Finally, Pascha! Finally, after the strenuous weeks of our spiritual struggle, after our feeble efforts and frequent ups and downs of this blessed season, we breathe a sigh of relief, and crowned with the quiet inner joy of the Risen Redeemer, we are looking forward to resurrecting our appetite for our favorite fatty foods and beholding our ascetic resolutions in the rear-view mirror of Bright Week. CHRIST IS RISEN! TRULY HE IS RISEN! And now the only remaining question is whether or not we will be RISEN with him.
Yes, during Lent we embrace an uncommon spiritual life, and with the arrival of Holy Pascha we hope to receive from the Lord an uncommon spiritual grace, a deeper faith, a more profound purification and illumination in living out our Holy Baptism: our union with the Crucified, Risen, and Living Son of God. So where do we, as God’s people, go from here?
Sometimes a helpful guide to our reality in Christ is to see it through the types and shadows of the Old Testament. After all, the Church Fathers said that the New Testament revealed is the Old Testament concealed, and numerous readings during Holy Week pointed the gaze of our hearts to the Exodus of Hebrew slaves from Egypt ruled by the iron fist of Pharaoh. This thrilling and unparalleled event isn’t a point in history, but a path of an entire nation. Similarly, Christ’s rising from the dead and trampling death by death isn’t a point to pass, but a path to follow, as we allow the Conquerer of Hell to take us by the hand—as the icon of the Holy Resurrection so vividly depicts—and leads us into a newness of life which leads along a narrow path through the wilderness of this life towards a Promised Land of eternal blessedness and communion with God. Christ did not rise in order for us to be happy or refined slaves, or for us to embrace the ways of Egypt after seven weeks of dieting. No, if our souls are set on “Egypt” then we will be judged together with it, for—according to Christ—were the heart is, there our treasure will be also.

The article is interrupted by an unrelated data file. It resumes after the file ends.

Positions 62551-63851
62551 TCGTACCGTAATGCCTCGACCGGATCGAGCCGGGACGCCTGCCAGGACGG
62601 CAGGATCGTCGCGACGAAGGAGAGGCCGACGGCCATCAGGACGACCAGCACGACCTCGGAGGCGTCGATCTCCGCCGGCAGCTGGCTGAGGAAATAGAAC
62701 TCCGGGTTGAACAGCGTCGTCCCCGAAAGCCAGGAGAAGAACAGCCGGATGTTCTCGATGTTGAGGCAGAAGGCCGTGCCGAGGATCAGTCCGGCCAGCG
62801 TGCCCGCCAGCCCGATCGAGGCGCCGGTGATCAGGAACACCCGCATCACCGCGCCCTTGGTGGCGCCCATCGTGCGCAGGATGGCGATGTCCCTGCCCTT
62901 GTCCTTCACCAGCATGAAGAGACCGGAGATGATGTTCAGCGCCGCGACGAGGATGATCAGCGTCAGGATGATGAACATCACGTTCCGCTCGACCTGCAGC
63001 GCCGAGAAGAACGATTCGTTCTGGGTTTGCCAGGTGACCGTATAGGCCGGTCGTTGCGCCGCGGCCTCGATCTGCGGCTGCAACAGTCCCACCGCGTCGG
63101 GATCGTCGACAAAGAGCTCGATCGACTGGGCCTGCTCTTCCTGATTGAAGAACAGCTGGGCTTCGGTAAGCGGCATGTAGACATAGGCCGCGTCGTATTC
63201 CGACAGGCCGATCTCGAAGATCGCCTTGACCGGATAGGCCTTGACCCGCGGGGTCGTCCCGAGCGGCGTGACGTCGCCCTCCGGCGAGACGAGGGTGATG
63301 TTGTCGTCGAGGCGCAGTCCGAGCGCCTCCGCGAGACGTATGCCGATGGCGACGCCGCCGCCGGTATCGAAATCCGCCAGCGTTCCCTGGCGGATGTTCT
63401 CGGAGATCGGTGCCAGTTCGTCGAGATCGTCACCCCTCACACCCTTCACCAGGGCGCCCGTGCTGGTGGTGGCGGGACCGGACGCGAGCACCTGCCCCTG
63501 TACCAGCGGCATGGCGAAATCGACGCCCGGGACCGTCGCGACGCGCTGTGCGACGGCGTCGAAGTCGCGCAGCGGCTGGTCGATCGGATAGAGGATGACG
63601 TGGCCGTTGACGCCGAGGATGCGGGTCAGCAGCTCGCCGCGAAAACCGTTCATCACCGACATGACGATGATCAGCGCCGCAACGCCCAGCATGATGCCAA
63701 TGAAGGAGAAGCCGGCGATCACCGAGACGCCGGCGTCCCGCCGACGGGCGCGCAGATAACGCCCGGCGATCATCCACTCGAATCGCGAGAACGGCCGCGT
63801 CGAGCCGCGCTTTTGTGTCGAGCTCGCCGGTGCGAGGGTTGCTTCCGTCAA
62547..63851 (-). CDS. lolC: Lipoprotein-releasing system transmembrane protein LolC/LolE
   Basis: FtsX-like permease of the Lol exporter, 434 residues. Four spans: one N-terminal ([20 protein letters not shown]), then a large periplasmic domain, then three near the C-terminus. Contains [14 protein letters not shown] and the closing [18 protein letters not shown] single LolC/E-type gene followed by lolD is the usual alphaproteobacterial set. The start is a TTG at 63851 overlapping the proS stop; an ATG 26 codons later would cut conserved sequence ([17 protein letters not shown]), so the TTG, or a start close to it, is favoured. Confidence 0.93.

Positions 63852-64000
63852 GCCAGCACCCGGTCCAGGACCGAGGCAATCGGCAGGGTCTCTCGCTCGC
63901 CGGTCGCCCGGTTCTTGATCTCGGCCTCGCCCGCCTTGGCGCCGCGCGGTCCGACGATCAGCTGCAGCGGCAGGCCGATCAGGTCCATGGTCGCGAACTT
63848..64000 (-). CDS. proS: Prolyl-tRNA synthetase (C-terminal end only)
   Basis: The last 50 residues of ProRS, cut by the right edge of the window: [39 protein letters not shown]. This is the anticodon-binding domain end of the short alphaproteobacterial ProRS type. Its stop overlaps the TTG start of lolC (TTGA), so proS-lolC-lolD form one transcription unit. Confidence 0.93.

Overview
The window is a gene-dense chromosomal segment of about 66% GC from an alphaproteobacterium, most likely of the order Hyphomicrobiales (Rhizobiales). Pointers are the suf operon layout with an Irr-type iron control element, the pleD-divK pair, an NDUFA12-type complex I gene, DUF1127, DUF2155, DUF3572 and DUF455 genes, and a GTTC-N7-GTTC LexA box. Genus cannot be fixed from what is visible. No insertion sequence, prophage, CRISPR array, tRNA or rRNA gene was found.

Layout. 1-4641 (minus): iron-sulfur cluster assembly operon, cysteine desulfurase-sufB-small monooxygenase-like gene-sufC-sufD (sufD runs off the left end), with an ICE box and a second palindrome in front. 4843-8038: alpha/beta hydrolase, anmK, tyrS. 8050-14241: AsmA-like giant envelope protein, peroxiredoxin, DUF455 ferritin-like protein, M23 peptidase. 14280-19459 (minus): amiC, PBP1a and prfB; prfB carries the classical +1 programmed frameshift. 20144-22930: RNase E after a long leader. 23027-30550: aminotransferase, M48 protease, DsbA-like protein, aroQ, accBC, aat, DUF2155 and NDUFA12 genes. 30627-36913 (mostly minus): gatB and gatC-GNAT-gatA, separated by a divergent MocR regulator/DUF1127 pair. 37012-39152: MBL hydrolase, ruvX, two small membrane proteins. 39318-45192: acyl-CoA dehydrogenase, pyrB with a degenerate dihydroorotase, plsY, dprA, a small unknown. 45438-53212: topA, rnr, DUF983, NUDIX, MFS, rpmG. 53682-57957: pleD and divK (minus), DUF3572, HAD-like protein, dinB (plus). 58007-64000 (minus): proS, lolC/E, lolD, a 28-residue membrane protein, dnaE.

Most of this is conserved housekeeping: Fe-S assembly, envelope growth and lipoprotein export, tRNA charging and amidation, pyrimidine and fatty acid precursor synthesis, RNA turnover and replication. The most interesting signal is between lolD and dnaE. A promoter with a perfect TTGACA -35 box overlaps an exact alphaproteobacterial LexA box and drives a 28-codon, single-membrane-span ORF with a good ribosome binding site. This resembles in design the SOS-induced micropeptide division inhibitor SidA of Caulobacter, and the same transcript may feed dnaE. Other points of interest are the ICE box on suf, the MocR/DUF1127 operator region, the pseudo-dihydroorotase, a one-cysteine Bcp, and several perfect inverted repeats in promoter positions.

“Therefore,” say the Apostle, “let us keep the feast, not with the old leaven, nor with the leaven of malice and wickedness, but with the unleavened bread of sincerity and truth… For indeed, Christ, our Passover, was sacrificed for was” (1 Cor. 5). Through our Lord’s Resurrection we are given a new life, a new hope, a new path in His Church which is our eternal family. Will we take Christ’s and and follow Him into this newness, or will we turn back to the “fleshpots” of Egyptian Slavery. With our lives, that question will be answered one way or another.